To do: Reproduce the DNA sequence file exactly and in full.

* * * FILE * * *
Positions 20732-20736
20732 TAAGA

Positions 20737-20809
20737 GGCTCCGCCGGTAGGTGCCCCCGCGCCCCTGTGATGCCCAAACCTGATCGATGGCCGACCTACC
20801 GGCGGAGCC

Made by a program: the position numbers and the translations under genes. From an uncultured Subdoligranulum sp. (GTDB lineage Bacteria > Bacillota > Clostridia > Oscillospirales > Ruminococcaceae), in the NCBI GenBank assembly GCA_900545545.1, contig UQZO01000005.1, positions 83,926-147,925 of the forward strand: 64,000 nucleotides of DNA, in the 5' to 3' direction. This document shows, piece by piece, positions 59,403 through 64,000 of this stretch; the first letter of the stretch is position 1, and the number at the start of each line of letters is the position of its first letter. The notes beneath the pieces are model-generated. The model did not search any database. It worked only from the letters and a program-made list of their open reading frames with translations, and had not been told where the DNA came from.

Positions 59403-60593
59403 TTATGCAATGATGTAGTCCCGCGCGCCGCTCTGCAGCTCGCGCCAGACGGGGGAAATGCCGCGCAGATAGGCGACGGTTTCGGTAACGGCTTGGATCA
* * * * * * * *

Positions 20732-20736
20732 TAAGA

Positions 20737-20809
20737 GGCTCCGCCGGTAGGTGCCCCCGCGCCCCTGTGATGCCCAAACCTGATCGATGGCCGACCTACC
20801 GGCGGAGCC

Made by a program: the position numbers and the translations under genes. From an uncultured Subdoligranulum sp. (GTDB lineage Bacteria > Bacillota > Clostridia > Oscillospirales > Ruminococcaceae), in the NCBI GenBank assembly GCA_900545545.1, contig UQZO01000005.1, positions 83,926-147,925 of the forward strand: 64,000 nucleotides of DNA, in the 5' to 3' direction. This document shows, piece by piece, positions 59,403 through 64,000 of this stretch; the first letter of the stretch is position 1, and the number at the start of each line of letters is the position of its first letter. The notes beneath the pieces are model-generated. The model did not search any database. It worked only from the letters and a program-made list of their open reading frames with translations, and had not been told where the DNA came from.

Positions 59403-60593
59403 TTATGCAATGATGTAGTCCCGCGCGCCGCTCTGCAGCTCGCGCCAGACGGGGGAAATGCCGCGCAGATAGGCGACGGTTTCGGTAACGGCTTGGATCA